Education from LVA

Mary Sue Terry


Terry, Mary Sue [photograph], Virginia House of Delegates, 1984, Dementi-Foster Studios, Prints and Photographs Collection, Library of Virginia, Richmond, Virginia.

Born in Martinsville on September 28, 1947, Mary Sue Terry received her undergraduate degree from Westhampton College and a master's degree and a law degree from the University of Virginia. After serving for four years as an assistant commonwealth's attorney in Patrick County and practicing law privately, Terry represented the counties of Henry, Patrick, and Pittsylvania and the city of Martinsville in the Virginia House of Delegates from 1978 until 1985. She supported legislation that established the concept of equitable distribution of marital property in divorce cases and sponsored tougher penalties for drunk drivers.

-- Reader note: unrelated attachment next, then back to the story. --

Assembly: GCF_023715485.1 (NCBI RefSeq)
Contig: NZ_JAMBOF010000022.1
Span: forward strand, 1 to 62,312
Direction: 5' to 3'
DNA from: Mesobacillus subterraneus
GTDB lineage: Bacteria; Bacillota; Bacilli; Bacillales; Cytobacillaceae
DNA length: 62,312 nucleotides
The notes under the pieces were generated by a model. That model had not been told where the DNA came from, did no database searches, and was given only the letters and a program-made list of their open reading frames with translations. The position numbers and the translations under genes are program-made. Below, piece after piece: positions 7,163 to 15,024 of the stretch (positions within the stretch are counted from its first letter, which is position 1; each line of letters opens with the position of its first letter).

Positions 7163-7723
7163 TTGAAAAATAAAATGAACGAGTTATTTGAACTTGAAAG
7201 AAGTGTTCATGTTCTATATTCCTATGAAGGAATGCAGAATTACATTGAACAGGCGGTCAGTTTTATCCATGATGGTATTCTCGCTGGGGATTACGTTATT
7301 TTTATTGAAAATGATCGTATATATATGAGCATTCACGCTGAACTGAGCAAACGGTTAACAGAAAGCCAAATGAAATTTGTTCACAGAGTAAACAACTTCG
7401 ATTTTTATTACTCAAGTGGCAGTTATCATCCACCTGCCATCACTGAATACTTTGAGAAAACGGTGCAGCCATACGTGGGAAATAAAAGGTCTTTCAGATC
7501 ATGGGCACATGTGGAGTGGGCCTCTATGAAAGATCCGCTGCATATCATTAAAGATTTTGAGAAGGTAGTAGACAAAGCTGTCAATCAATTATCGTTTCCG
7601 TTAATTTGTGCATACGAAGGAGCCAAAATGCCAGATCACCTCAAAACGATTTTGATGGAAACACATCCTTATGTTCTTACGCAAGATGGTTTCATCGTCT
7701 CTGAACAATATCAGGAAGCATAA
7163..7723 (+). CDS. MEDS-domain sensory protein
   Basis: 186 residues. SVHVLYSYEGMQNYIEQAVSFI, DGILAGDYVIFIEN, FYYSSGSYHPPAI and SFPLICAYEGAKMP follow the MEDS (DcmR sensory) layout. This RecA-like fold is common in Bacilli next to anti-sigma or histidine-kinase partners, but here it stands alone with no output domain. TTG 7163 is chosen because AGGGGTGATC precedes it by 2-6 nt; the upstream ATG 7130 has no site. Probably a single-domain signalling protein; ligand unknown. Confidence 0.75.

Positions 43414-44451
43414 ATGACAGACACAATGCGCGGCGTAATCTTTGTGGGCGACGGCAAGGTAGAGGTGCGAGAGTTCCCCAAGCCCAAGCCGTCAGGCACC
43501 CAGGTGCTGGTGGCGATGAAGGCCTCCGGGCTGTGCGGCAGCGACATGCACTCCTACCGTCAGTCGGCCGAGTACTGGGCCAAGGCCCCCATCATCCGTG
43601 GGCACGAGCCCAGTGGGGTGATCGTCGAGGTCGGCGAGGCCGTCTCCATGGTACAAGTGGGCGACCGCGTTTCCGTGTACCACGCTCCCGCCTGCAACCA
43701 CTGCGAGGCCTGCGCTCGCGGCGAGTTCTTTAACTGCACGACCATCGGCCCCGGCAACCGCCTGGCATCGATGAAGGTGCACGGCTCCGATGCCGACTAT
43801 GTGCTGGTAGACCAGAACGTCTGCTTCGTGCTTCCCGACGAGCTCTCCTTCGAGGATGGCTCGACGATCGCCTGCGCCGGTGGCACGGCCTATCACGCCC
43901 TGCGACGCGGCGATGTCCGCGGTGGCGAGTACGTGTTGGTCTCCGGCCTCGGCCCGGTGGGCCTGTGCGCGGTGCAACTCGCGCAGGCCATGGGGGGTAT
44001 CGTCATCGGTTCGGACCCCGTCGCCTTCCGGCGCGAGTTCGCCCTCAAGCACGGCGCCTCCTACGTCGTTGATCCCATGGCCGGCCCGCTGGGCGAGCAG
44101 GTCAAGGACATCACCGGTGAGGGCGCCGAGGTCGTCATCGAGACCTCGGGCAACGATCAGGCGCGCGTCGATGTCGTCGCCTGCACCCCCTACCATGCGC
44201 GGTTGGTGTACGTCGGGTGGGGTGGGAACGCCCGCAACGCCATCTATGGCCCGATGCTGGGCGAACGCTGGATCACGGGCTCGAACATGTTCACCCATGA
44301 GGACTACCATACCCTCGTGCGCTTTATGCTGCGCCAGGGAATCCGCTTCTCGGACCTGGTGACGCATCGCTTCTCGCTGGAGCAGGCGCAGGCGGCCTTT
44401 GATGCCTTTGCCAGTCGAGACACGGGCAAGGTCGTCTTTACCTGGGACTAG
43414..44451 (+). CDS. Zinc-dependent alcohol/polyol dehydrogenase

In 1985, Terry became the first woman elected to statewide office in Virginia and the second woman to serve as a state attorney general in the United States. In her reelection bid in 1989, she became the first elected official in Virginia history to receive more than one million votes. As attorney general, Terry successfully proposed legislation to reform insurance rates and to strengthen laws related to drunk driving, drug abuse, and family violence. She also persuaded the General Assembly to rewrite laws on waste management and clean water. In January 1993, Terry resigned as attorney general to campaign for governor but was defeated in the November general election.

She taught at the Jepson School of Leadership Studies at the University of Richmond from 1995 until 2001, when she returned to the family farm in Patrick County to practice law.

Related Links:

Virginia Women in History 2009: Mary Sue Terry